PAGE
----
If requiring condoms in porn (for argument’s sake, let’s say all porn) is not a good solution to the problems she outlined (feeling pressured to work with people whose tests aren’t up to date, I mean), what is? [The industry standard is that performers must have a current test on file in order to do a scene; porn performers are tested every 30 days.]

ZS: Aurora Snow’s entire argument is annihilated by what I just wrote: This law won’t make people in porn wear condoms. It’s not a national law so it will just make the porn industry move to a different place. I wear condoms when I fuck girls off set, too, but the law isn’t about condoms or safety.

If, via some very unlikely series of events (and I mean VERY unlikely,  what with the first amendment and all and the power of the porn companies and the basically anarchistic attitude all healthy developed nations have toward sexual entertainment and the ever-increasing awareness of how STDs are actually transmitted and the fact that football players and movie stars like having porn stars around), a version of the LA law eventually went national after 15 years or however long, you would still have to deal with the fact that most people want to watch condom-free porn and it’s available everywhere on the the internet. So basically, that theoretical national condom law would basically be saying “Do you want to move the porn industry to Vancouver and Montreal or to some place like the Cayman Islands?”

If that crazy puritanical thing ever happened, people should vote their conscience on it, but they should be voting for or against the thing that will happen not the thing they are being told the law is about.

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    • anya

      He had me until he answered the “entertainment should educate” question. Obviously nationwide change doesn’t happen overnight. It takes years for each state to get around to adressing different issues. That’s like saying that legalizing gay marraige one state at a time is pointless. It’s not, positive change takes time. Furthermore, the whole “people should rise above wht they see in media/film and it’s there own fault if they are influenced” argument is ridiculous. The reality is of course people are influenced by what they see in the world, espcially, say, a teenage boy who thinks it completely fine to never use a condom because the actors in his porn never use them. Whether you like it or not stuff like that does influence young minds. Denying that your part of the problem at all sounds similar to arguments put out by executives at Camel, Marlboro, etc, saying you can ignore their ads (when they were legal) and if you succumb to it then it’s not their fault. Also, threatening to move production just reminds me of upset CEO’s threatening to hire only part-tme workers/firing people if Obama was re-elected. You say that regulations only work to further stigmatize members of the porn industry but it seems to me that it’s the opposite. Tons of jobs have government regulation and the porn industry, like all others, should have to deal with them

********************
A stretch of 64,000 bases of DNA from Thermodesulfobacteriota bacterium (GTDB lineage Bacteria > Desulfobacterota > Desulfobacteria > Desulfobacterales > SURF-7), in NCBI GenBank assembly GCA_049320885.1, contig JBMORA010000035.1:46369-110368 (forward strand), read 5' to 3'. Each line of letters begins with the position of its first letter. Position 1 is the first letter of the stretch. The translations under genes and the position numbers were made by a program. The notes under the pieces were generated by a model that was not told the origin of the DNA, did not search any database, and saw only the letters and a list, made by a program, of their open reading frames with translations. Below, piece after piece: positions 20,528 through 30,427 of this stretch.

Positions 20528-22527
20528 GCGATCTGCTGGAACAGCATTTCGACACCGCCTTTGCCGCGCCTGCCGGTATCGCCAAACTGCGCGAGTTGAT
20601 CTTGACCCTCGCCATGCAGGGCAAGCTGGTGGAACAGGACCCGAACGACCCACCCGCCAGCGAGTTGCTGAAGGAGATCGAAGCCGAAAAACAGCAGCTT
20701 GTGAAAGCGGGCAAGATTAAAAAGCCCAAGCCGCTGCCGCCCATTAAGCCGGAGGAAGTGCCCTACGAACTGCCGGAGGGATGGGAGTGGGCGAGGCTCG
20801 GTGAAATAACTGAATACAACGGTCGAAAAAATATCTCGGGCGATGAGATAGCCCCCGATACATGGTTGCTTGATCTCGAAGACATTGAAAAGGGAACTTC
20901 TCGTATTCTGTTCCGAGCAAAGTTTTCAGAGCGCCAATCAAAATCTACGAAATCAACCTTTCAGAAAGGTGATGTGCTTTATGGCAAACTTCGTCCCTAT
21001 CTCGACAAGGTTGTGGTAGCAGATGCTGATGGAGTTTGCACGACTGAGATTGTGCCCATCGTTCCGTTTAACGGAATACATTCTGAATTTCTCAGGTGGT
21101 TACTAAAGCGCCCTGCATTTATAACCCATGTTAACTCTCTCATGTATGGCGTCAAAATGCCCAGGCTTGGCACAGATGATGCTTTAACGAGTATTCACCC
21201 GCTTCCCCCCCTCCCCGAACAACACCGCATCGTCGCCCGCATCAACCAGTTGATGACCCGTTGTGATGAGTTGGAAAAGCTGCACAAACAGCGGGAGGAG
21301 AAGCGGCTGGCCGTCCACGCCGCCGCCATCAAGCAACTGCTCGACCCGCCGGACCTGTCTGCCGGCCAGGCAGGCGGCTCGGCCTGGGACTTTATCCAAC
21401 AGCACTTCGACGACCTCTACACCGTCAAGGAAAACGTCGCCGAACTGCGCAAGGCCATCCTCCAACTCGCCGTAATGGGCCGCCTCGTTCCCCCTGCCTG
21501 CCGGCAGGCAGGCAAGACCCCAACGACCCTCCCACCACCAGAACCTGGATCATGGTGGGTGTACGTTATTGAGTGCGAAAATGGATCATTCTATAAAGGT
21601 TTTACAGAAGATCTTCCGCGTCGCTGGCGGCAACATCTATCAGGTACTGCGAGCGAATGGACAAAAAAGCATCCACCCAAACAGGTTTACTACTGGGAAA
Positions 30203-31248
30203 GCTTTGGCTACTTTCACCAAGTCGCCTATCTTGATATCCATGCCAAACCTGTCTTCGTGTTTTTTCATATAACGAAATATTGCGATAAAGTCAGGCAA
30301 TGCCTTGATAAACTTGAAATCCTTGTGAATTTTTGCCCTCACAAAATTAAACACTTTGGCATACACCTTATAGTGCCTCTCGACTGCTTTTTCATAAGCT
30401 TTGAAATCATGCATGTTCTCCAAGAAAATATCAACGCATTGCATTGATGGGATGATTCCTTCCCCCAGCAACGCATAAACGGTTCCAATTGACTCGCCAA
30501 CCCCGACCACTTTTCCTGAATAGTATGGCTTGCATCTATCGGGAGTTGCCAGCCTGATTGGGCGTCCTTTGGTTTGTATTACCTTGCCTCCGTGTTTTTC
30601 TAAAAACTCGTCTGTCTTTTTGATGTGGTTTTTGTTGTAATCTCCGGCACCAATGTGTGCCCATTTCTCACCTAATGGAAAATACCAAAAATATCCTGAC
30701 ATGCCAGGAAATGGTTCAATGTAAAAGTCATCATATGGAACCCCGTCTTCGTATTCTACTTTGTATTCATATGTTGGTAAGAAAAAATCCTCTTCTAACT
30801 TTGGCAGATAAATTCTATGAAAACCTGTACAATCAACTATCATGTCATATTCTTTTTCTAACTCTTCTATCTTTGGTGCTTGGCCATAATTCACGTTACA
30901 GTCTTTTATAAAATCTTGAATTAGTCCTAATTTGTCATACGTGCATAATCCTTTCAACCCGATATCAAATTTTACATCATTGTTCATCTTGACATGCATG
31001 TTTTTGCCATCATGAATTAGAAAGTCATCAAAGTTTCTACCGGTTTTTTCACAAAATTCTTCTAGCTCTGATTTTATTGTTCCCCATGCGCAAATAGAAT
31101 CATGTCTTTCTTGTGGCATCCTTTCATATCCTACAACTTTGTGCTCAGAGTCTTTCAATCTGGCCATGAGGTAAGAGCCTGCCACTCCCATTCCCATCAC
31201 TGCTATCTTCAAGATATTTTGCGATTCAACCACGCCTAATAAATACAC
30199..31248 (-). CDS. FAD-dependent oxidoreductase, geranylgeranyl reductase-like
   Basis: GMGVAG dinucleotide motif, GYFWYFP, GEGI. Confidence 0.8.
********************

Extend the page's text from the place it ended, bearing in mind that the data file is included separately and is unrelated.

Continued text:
• lucygoosey74

      I admit that I know very little about the porn industry, I don’t watch it, and I don’t personally know anybody who works as an actor/actress in these movies. This is just my personal opinion. Other than the industry having to relocate (?) as Zak kept pointing out as his main argument, what’s the harm in wearing a freaking condom? So what if actors are tested every 30 days? Wouldn’t they have to be tested on a daily basis to truly be safe? A lot can happen in 30 days..in anybody’s life, not just people in the adult industry.
      How is this not a safety issue? If you work in the food or medical industry you must wear gloves. You must wear a hardhat to perform certain jobs. Hairstylists and makeup artists have sanitation procedures to follow. Pretty much every occupation in the country has a set of rules and regulations that are put in place to protect the workers and/or clients, why should the porn industry be any different? They are not operating above the law and should not be exempt from having policies that protect the workers from diseases that could severely harm or potentially kill them.